Classes and functions for working with Unicode data.
Python classes and functions for working with Unicode® data. This was initially built with Python 2 in mind but has also been tested with Python 3, PyPy and PyPy3.
This package has the following external dependencies:
- six - for Python 2 to 3 compatibility
Case folding function
Python 3.3 and newer has str.casefold() already built in. This is my attempt at building a case folding function to use with Python 2 and as such was initially only tested with Python 2.7.14. It essentially parses the CaseFolding.txt file that is included in the Unicode® Character Database to build a dictionary that is then used as a lookup table to create a copy of the input string that has been transformed to facilitate caseless comparisons.
A bit more information about how I put this together on my blog.
By default, the casefold(s) function performs full case folding. To use simple case folding, pass the parameter fullcasefold=False (the default is fullcasefold=True). See the comments in CaseFolding.txt for an explanation of the difference between simple and full case folding.
By default, the casefold(s) function will not use the Turkic special case mappings for dotted and dotless ‘i’. To use the Turkic mapping, pass the parameter useturkicmapping=True to the function. See the following web pages for more information on the dotted vs dotless ‘i’:
Using Python 2:
>>> from unicodeutil import casefold >>> s1 = u"weiß" >>> s2 = u"WEISS" >>> casefold(s1) == casefold(s2) True >>> s1 = u"LİMANI" >>> s2 = u"limanı" >>> casefold(s1) == casefold(s2) False >>> casefold(s1, useturkicmapping=True) == casefold(s2, useturkicmapping=True) True
Splitting a Python 2 string into chars, preserving surrogate pairs
The preservesurrogates(s) function will split a string into a list of characters, preserving surrogate pairs.
Using Python 2:
>>> from unicodeutil import preservesurrogates >>> s = u"ABC\U0001e900DeF\U000118a0gHıİ" >>> list(s) [u'A', u'B', u'C', u'\ud83a', u'\udd00', u'D', u'e', u'F', u'\ud806', u'\udca0', u'g', u'H', u'\u0131', u'\u0130'] >>> for c in s: ... print c ... A B C ??? ??? D e F ??? ??? g H ı İ >>> list(preservesurrogates(s)) [u'A', u'B', u'C', u'\U0001e900', u'D', u'e', u'F', u'\U000118a0', u'g', u'H', u'\u0131', u'\u0130'] >>> for c in preservesurrogates(s): ... print(c) ... A B C 𞤀 D e F 𑢠 g H ı İ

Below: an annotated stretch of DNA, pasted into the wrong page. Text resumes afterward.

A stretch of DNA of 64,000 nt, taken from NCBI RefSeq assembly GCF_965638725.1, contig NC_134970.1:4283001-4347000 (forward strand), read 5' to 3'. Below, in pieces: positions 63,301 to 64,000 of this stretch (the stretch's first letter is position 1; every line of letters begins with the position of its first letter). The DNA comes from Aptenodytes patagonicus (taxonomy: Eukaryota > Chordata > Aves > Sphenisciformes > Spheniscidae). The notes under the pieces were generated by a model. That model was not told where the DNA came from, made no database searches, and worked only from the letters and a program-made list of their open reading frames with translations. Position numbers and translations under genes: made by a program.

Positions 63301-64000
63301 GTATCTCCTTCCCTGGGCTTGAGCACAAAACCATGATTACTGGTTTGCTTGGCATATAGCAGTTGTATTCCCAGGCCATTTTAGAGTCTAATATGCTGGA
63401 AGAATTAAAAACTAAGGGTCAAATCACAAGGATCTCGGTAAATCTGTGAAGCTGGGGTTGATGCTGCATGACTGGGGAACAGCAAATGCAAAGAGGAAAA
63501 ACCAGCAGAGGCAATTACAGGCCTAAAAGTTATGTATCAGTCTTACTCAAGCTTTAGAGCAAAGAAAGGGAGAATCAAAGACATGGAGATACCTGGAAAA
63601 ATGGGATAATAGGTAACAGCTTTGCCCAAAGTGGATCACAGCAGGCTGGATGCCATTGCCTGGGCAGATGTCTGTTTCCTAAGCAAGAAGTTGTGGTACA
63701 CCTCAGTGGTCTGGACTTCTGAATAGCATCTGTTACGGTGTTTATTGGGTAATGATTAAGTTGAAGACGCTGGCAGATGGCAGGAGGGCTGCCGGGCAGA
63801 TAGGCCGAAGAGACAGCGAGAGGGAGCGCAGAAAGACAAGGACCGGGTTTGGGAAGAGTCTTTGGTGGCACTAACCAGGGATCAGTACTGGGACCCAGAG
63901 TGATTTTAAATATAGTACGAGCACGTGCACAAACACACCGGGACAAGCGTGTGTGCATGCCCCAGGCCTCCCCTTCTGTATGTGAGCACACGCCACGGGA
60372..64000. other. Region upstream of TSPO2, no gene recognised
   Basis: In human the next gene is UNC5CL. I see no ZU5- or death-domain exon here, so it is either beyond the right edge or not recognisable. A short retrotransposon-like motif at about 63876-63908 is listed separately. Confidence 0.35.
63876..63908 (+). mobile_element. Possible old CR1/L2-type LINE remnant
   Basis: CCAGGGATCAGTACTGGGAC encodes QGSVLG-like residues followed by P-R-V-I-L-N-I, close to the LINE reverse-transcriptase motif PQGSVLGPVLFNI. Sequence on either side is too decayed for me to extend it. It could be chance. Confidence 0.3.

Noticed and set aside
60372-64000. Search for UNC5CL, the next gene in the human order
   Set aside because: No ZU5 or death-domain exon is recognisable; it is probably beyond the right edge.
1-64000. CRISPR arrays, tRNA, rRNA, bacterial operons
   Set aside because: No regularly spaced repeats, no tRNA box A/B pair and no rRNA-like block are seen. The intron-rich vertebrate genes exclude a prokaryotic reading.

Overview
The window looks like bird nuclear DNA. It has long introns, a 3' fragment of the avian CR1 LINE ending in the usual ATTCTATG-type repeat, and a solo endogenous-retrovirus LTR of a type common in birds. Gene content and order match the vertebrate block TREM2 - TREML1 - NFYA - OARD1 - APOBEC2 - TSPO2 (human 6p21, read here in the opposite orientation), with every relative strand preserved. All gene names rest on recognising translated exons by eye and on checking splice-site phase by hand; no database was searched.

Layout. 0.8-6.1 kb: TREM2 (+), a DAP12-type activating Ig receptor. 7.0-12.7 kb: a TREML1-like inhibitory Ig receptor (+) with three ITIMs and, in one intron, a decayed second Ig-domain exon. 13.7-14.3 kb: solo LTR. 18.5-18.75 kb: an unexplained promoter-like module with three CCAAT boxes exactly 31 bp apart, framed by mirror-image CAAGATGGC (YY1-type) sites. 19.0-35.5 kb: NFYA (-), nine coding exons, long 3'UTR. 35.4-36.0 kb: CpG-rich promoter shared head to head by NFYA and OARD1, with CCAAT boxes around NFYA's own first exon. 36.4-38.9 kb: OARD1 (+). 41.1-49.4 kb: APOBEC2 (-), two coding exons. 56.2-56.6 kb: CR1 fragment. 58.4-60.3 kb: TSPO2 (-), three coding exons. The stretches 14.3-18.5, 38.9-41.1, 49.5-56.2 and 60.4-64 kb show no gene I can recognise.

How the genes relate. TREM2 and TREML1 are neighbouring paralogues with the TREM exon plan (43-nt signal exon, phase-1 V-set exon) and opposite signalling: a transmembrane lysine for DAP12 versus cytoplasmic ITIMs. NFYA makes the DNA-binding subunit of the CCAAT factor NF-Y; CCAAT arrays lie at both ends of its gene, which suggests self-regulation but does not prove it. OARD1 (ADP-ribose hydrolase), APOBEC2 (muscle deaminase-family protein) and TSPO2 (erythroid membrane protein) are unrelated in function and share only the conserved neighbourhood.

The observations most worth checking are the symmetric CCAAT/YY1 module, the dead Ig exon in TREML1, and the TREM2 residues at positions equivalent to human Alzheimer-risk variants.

Using the latest Unicode® Character Database (UCD)
As of Python 2.7.14, the unicodedata module is still using data from version 5.2.0 of the UCD. The UCD is currently up to version 10.0.0. The UnicodeCharacter namedtuple encapsulates the various properties associated with each Unicode® character, as explained in Unicode Standard Annex #44, UnicodeData.txt. The UnicodeData class represents the contents of the UCD as parsed from the latest UnicodeData.txt found on the Unicode Consortium FTP site. Once an instance of the UnicodeData class has been created, it is possible to do dict style lookups using the Unicode characters, or lookups by name using the lookup_by_name(name) method. The name lookup uses the UAX44-LM2 loose matching rule when doing lookups. Iterating through all of the data is also possible via items(), keys() and values() methods.
Using Python 2:
>>> from unicodeutil import UnicodeData >>> ucd = UnicodeData() >>> ucd[u"ß"] UnicodeCharacter(code=u'U+00DF', name='LATIN SMALL LETTER SHARP S', category='Ll', combining=0, bidi='L', decomposition='', decimal='', digit='', numeric='', mirrored='N', unicode_1_name='', iso_comment='', uppercase='', lowercase='', titlecase='') >>> ucd[u"İ"].name 'LATIN CAPITAL LETTER I WITH DOT ABOVE' >>> ucd.lookup_by_name("latin small letter sharp_s") UnicodeCharacter(code=u'U+00DF', name='LATIN SMALL LETTER SHARP S', category='Ll', combining=0, bidi='L', decomposition='', decimal='', digit='', numeric='', mirrored='N', unicode_1_name='', iso_comment='', uppercase='', lowercase='', titlecase='')
Decomposing Hangul Syllables into Jamo
The function decompose_hangul_syllable(hangul_syllable, fully_decompose=False) takes the Unicode scalar value of a hangul syllable and will either do a canonical decomposition (default, fully_decompose=False) or a full canonical decomposition (fully_decompose=True) of a Hangul syllable. The return value will be a tuple of Unicode scalar values corresponding to the Jamo that the Hangul syllable has been decomposed into. For example (taken from the Unicode Standard, ch. 03, section 3.12, Conjoing Jamo Behavior):
U+D4DB -> <U+D4CC, U+11B6> # Canonical Decomposition (default) U+D4DB -> <U+1111, U+1171, U+11B6> # Full Canonical Decomposition
Using Python 3:
>>> from unicodeutil import decompose_hangul_syllable >>> canonical = decompose_hangul_syllable(0xD4DB) >>> full = decompose_hangul_syllable(0xD4DB, fully_decompose=True) >>> canonical (54476, 4534) >>> ['U+' + hex(jamo)[2:].upper() for jamo in canonical] ['U+D4CC', 'U+11B6'] >>> full (4369, 4465, 4534) >>> ['U+' + hex(jamo)[2:].upper() for jamo in full] ['U+1111', 'U+1171', 'U+11B6']
This is released under an MIT license. See the LICENSE file in this repository for more information.
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